Back to reference scale page

Fig 1. Reference scale on a windshield

To the right is a photo of the reference scale resting on a car windshield. Enough information can be gleaned from that image of the reference scale to determine the tilt of the windshield (56°) and the angle of view of the camera (it was 52° off to the right, and looking down at 38°).

When photographed obliquely, the circular target on the reference scale will appear in photos as an ellipse. Parameters of the ellipse alone provide enough information to determine the angle between the camera's view and the axis of the disc on the reference scale. Furthermore, if the horizontal axis of the perspective disc on the reference scale was aligned to horizontal (ie., was level), and the camera was also horizontal (level, though possibly angled looking down or up), it's possible to deduce the angles of rotation (horizontal and vertical) of the disc in the real world with respect to the ground, and the angle by which the camera was pointing down or up. The derivation of this is somewhat involved, but the resulting formulae are easily applied by a computer -- the form below calculates the three angles, given information about the ellipse in a photo.

Fig 2. Fig 1, measured

The accuracy of this method depends on good measurements of the ellipse (easy, using the method outlined below) and the reference scale and camera having been level. Sensitivity improves as the disc is viewed further off-axis (whereas a reference scale with a pole mounted on the disc axis would be sensitive near-axis). Photographs are assumed by the form below to have been taken from 'infinity' (reasonably approximated by using a telephoto lens; information from the disc image can be used to determine whether a telephoto lens was used; see Ellipse trivia below).

Measurements of the reference scale in figure 1 (upper right) on a car windshield are shown in figure 2 and have been pre-entered into the form below -- press the 'Compute angles' button to find the angles. (Answer: The reference scale, and thus the windshield, tilts back 56 degrees, which agrees well with an inclinometer reading of 55 degrees. In addition, the camera is looking at the reference scale from 52 degrees to the right, and is looking down 38 degrees.)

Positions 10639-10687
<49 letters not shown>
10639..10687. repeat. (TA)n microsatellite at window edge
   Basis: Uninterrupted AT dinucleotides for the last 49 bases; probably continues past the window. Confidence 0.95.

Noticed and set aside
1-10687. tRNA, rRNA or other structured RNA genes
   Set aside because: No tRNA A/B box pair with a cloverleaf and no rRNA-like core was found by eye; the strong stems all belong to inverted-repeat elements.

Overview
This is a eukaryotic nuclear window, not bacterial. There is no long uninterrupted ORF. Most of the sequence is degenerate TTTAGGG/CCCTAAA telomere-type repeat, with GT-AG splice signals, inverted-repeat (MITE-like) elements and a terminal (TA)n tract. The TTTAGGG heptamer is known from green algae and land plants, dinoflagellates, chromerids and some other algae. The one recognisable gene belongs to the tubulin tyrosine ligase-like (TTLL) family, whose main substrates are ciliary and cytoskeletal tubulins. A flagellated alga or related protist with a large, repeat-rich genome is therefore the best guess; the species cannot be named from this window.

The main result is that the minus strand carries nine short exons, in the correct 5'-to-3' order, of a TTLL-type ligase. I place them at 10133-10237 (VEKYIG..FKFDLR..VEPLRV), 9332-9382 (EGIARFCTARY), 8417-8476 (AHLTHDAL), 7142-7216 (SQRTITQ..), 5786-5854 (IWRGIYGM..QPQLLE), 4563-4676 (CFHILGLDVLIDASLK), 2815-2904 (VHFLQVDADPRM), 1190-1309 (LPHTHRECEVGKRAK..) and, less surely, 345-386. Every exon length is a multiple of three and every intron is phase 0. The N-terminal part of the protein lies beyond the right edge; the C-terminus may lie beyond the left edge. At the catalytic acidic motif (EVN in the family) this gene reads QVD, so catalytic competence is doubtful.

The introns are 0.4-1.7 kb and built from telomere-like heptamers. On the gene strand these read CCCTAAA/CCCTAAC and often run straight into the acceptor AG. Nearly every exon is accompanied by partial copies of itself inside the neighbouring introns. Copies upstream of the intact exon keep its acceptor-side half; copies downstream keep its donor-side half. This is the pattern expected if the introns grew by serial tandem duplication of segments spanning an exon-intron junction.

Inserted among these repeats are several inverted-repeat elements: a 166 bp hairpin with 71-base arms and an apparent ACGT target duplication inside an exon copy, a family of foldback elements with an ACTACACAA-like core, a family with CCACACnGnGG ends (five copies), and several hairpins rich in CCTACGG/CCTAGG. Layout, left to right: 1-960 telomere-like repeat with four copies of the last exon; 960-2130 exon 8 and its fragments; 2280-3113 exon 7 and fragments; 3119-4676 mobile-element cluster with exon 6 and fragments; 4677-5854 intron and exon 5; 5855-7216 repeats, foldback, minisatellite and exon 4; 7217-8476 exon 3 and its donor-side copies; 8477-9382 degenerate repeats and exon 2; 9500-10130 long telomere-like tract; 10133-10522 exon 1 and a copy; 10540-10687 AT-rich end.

Photoshop can be used to obtain the major/minor axes lengths and tilt from an image by matching an ellipse path generated by Photoshop to one in a photograph -- I find this more accurate than 'eyeballing' it. Here's the procedure I use with Photoshop:

- Enlarge the section of photo containing the ellipse to maximum
- Select the Ellipse tool. Set the Ellipse tool options to Paths (second icon in the Window->Options toolbar)
- Drag the tool to create a circle roughly the size of the ellipse (no need to be accurate yet)
- Select Edit->Free Transform Path (or Ctrl-T, Windows). In one operation (important), use translate, stretch (vertical and horizontal), and rotate (counter-clockwise) to match the ellipse path to the ellipse in the photograph. Then read the ellipse dimensions and angle from the Information palette (at Windows->Info). If you rotate counter-clockwise, the angle in the Info palette will be -tilt (as defined above); if you went clockwise, tilt = 90 - angle.
- (The ellipse path is no longer needed and can be deleted)

Next, the tilt of the reference scale's horizontal is easily measured using Photoshop's 'ruler' tool (the angle of a ruler line with respect to horizontal is displayed in the Info panel and on the options bar). If you measure left to right, the angle displayed by Photoshop will be relative to horizontal and negative -- convert that to positive for 'tilt of scale' in the form above. For better accuracy, measure your ellipse from its extreme left to right (instead of its center to right).

Sometimes there are circles 'in the wild' with horizontals marked, such as the clock faces in the photo below, of London's Big Ben clock tower. The two clocks in the right-most image have been marked up using Photoshop with the ellipses (red), their major axis (white), and the horizontal (green).

The measurements are as follows:

Left clock | Right clock | |
---|---|---|

Minor axis (length, pixels) | 63 | 58 |

Major axis (length, pixels) | 86 | 86 |

Tilt of major axis (degrees clockwise) | 8 | -7 |

Tilt of horizontal (degrees clockwise) | -7 | 7 |

Entering those measurements in the form above, the results and expectations are:

Left clock | Right clock | As expected? | |
---|---|---|---|

Vertical rotation (tilt back, degrees) | 0 | 1 | ✔ (0) |

Horizontal rotation (tilt right, degrees) | -42 | 47 | ✔ (differ by ~90°) |

Camera dip (looking down, degrees) | -8 | -7 | ✔ (equal and negative) |

The verticals should be zero (assuming the clock faces are vertical), and the camera dips should be equal (because we are looking at both at the same angle) and negative (because we are looking upwards at them), and the sum of the horizontal rotations should approach but not reach 90 degrees (presuming the tower plan is a regular rectangle, and is viewed from a less-than-infinite distance).

The results are close to expectations.

- A circle is just a special-case ellipse, where the minor and major axes are the same length.
- The major axis of an image ellipse is in a plane perpendicular to the line of sight; the minor axis is parallel.
- The major axis is 'true length' but the minor axis is shorter than 'true' (unless a circle, in which case both are true).
Fig 3. Close range, wide-angle photo of disc;

red lines drawn to show ellipse axes & tilt